In an effort to educate voters, we will be posting responses to our candidate questionnaire. Questionnaires were emailed to each candidate running for City Council, President of City Council, and Mayor. Candidates have until March 4th to submit. We are publishing results in the order they are received.
How frequently do you use a mode of transportation other than your car to navigate the city? Based on your experience, where should the city prioritize resources for transportation?
KC: I have not owned a car since moving to Baltimore in 2010. With the exception of the occasional use of car rental, my primary ways of navigating the City are walking, transit, and biking. I believe the City urgently needs to implement a new hierarchy in transportation priorities: (1) pedestrian accessibility; (2) cycling; (3) transit; (4) car share; and (5) private automobile use. We need to deemphasize the private automobile as much as possible, particularly in the core of Baltimore.
What role do you believe biking and walking improvements can play in creating a safer, healthier, more livable Baltimore?
KC: Biking and walking improvements encourage people to lead more active lifestyles. The direct benefits to overall health are clear. But there are also ancillary benefits to having more people walking and biking. Both modes of transport encourage more interaction with other residents and businesses, strengthening local community. And the presence of people on the streets traveling at lower speeds improves safety and reduces crime in neighborhoods.
Often road redesigns that improve the safety for people on bikes or people walking do so in a way that removes priority for single occupant vehicles. This can look like removing lanes for travel or decreasing available street parking. Can you describe how you would manage public expectations during project implementation, and handle any backlash from constituents that don’t share in the City’s vision for complete streets?
KC: As a community association president for the last several years, I've had to consistently deal with concerns about inadequate parking or restricted private vehicle flow. I have been unapologetic in explaining to residents and business leaders the long-term benefits in deprioritizing private automobile accommodations. My view has been that, while I listen to everyone's concerns, I stand firm when it comes to making necessary bike and pedestrian improvements.
Recent audits have discovered that the Department of Transportation struggles to measure key performance indicators. The city’s procurement and project management processes have also faced scrutiny. This has led to significant delays of key improvements to bicycle infrastructure in Baltimore. How will you work to improve performance and accountability of city agencies like the Department of Transportation under your leadership?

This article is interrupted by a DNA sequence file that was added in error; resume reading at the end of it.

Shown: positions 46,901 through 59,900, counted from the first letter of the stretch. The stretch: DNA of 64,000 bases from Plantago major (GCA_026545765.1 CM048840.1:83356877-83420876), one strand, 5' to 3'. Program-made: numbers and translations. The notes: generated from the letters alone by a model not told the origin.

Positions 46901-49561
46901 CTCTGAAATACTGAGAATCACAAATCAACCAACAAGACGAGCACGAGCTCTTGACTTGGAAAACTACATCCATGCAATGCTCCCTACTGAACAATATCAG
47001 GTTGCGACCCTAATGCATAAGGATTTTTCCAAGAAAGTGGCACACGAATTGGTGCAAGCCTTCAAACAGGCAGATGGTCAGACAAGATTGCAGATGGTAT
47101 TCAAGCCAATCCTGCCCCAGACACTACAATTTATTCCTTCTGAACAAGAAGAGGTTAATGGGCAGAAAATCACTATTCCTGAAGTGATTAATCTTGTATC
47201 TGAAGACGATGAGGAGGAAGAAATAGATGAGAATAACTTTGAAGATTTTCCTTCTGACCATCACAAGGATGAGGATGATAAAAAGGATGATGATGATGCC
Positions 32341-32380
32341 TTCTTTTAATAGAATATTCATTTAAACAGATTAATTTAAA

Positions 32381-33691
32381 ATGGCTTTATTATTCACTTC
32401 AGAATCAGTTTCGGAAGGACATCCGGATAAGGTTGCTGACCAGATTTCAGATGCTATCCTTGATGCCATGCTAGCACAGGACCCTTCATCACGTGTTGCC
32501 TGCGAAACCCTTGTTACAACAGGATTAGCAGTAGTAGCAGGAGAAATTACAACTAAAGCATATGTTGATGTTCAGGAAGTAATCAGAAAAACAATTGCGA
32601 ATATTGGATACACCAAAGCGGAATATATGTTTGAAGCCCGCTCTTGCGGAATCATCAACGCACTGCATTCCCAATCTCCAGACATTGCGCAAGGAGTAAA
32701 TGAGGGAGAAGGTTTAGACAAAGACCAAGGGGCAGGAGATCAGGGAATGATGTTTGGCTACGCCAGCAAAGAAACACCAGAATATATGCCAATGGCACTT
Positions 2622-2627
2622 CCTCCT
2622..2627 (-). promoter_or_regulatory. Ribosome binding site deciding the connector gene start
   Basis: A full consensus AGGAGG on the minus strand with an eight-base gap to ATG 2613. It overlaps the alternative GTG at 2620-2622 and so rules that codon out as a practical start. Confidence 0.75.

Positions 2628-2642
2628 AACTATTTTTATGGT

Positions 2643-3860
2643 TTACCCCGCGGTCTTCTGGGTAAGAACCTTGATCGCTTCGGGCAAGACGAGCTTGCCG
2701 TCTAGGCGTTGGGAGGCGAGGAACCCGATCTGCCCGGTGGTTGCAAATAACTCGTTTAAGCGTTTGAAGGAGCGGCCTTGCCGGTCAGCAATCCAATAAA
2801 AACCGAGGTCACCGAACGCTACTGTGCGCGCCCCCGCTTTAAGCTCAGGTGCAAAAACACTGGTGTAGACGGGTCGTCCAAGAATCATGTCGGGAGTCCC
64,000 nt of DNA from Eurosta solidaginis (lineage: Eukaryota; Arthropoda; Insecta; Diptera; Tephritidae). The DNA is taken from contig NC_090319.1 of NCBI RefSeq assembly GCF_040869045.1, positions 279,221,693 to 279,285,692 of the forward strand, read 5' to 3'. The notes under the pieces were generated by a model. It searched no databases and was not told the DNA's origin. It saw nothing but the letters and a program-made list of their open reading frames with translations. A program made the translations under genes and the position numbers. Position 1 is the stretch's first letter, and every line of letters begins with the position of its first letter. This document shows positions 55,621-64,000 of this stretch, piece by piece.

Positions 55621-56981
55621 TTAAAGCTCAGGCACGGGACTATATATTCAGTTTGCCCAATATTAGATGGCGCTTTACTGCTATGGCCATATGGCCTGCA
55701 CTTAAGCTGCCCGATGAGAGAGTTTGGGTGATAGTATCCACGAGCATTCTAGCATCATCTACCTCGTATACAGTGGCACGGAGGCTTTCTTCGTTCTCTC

KC: I believe accountability and performance standards are rooted in leadership taking an active role in producing results. For several key departments, I would push for creation of a "Standards and Accountability" office that works to ensure projects are completed on time and budget.
The percentage of people choosing to take public transit or ride a bike for transportation is increasing in Baltimore, while the percentage of residents without access to a vehicle is over 30%. How would you rate the city’s current investment in sustainable transportation solutions for its residents, and as a council person what would you do to support increased investment?
KC: I believe the City's current investment in sustainable transport is a fraction of what it should be. Baltimore should be working to make transit and bike infrastructure the cornerstones of its transportation development. I would focus on including bike lanes or cycletracks on every major corridor of the City. I also believe that our most heavily traveled corridors (e.g., North Avenue) should be serviced not by bus lines, but by modern streetcars. Financing of this sort of infrastructure is why TIFs and other municipal funding mechanisms exist--not to bolster car-dependent development near the Harbor.
A recent study by Harvard economists found that the single strongest factor affecting the odds of a child escaping poverty is not the test scores of his or her local schools or the crime in the community; it is the percent of workers in his or her neighborhood who have long commutes. How do you plan to improve transportation options and commute times for our most vulnerable residents?
KC: We must start by establishing strong east-west transit connections in Baltimore. The most isolated and vulnerable communities of East and West Baltimore are cut off from more prosperous parts of the City due to a lack of reliable, frequent transit connections.
What other information about your candidacy would you like to share with our members?
KC: I've never owned a car in the nearly 6 years I've lived in Baltimore and believe this has helped me understand and interact with this City in a very intimate way. I look forward to working with Bikemore over my term in creating a world-class, multi-modal transportation network for the City.